developing other diseases throughout your life may be reduced.
You can help prevent gum disease by brushing and flossing every
day, limiting between-meal snacks and seeing your dentist and
dental hygienist regularly. Good oral hygiene will keep
bacteria in the mouth at relatively low levels, preventing the
build-up that leads to disease.
Periodontal diseases are bacterial infections and
antibiotics have been shown useful in their treatment and
prevention. We recommend using American Dental
Association-approved toothpaste and mouth rinses as adjuncts to
improve oral health.
To keep plaque at low levels, electric toothbrushes may also
benefit patients who might be handicapped or lack manual
dexterity. Also, women who are pregnant, or considering
pregnancy, should have regular dental checkups.
Another way to prevent periodontal disease is by not
smoking. Cigarette, cigar, and pipe-smoking harm oral health as
well as overall health.
The link between oral health and the body's overall health
underscores the need for dental-medical teamwork in preventing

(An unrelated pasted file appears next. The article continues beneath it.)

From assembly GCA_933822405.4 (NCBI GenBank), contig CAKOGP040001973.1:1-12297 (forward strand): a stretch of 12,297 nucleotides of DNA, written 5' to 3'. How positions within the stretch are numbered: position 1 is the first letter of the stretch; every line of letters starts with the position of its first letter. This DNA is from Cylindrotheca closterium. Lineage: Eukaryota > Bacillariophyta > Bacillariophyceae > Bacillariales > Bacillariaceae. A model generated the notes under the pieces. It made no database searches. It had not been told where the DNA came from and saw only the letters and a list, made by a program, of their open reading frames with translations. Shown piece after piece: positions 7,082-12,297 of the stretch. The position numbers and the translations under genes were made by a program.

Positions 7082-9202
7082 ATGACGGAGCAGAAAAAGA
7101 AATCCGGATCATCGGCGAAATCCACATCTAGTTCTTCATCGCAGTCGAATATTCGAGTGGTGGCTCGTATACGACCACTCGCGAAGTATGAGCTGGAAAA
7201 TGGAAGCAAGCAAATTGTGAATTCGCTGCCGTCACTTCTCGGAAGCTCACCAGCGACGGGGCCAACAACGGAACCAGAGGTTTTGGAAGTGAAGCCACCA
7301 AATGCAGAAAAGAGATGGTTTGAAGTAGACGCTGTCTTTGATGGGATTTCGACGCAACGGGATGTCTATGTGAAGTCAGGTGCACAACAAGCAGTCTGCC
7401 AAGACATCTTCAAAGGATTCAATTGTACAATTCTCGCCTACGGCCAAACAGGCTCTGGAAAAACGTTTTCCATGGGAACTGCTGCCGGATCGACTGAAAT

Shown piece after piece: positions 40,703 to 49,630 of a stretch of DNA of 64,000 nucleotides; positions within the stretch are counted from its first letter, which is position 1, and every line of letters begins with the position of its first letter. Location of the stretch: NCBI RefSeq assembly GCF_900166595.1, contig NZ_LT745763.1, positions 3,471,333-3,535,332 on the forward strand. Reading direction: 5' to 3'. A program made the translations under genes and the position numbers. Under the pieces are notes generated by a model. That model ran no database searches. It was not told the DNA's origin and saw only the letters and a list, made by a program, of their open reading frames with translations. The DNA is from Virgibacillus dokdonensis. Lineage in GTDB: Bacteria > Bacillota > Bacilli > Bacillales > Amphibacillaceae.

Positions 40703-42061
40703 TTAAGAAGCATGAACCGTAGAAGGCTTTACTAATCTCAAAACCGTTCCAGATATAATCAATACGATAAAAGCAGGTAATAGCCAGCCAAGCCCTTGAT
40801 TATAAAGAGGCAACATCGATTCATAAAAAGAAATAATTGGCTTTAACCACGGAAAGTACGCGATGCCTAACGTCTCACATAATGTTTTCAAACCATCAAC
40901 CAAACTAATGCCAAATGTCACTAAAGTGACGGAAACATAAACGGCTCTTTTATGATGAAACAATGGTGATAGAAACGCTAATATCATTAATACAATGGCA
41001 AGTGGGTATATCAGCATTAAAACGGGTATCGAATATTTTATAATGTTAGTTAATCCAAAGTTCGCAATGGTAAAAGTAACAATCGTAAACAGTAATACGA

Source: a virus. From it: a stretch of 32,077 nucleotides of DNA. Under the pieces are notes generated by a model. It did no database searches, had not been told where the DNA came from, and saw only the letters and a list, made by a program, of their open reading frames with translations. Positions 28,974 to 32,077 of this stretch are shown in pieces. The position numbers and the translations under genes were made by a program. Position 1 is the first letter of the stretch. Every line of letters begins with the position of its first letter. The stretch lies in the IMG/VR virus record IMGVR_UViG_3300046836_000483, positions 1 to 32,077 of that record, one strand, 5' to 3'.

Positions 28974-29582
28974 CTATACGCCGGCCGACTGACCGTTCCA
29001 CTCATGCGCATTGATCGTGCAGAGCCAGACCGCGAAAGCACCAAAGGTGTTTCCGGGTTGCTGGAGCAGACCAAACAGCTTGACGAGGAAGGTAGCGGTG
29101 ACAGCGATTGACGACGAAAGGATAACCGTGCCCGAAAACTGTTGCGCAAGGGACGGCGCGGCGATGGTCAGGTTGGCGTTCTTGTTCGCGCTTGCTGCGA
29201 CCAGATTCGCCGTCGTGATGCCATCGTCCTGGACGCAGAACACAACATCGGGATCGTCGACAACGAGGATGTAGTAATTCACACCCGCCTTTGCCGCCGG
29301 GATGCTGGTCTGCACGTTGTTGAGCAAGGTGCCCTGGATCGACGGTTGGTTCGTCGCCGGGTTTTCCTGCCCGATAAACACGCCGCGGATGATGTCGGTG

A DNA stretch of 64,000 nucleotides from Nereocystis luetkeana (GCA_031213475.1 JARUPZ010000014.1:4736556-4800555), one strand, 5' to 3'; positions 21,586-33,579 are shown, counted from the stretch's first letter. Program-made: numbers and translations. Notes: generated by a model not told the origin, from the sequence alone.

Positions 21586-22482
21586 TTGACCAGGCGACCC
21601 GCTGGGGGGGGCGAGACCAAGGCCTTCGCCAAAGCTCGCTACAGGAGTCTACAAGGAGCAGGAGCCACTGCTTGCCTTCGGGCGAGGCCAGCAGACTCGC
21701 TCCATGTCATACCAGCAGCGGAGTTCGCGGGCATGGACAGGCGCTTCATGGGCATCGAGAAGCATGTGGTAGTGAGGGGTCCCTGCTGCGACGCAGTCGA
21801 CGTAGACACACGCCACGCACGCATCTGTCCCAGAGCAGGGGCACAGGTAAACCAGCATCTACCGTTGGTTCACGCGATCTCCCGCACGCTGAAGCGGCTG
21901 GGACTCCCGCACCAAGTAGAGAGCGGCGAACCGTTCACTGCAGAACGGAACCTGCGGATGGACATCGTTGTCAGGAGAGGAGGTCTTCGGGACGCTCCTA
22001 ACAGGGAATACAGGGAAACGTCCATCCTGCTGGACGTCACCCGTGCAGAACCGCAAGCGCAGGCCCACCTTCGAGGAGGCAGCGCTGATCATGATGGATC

and treating disease. A dentist is much more than just a "tooth
doctor"; he or she is an integral part of a patient¿s
Larry Wolff, Ph.D., D.D.S., professor in the University of
Minnesota School of Dentistry's Division of Periodontology, and
interim chair of the Department of Developmental and Surgical
Sciences. This column is an educational service of the
University of Minnesota. Advice presented should not take the
place of an examination by a health-care professional. For more
health-related information, go to http://www.healthtalk.umn.edu.
following Information is from the American Academy of
Periodontalogy which holds the copyright to all of the
material. The article is followed with links from their
New Study Confirms Periodontal Disease Linked to Heart
Data Reveals Diseased Gums Pump High Levels of Harmful
Bacterial Components Into Bloodstream
CHICAGO – February 7, 2002 – A newly published study in the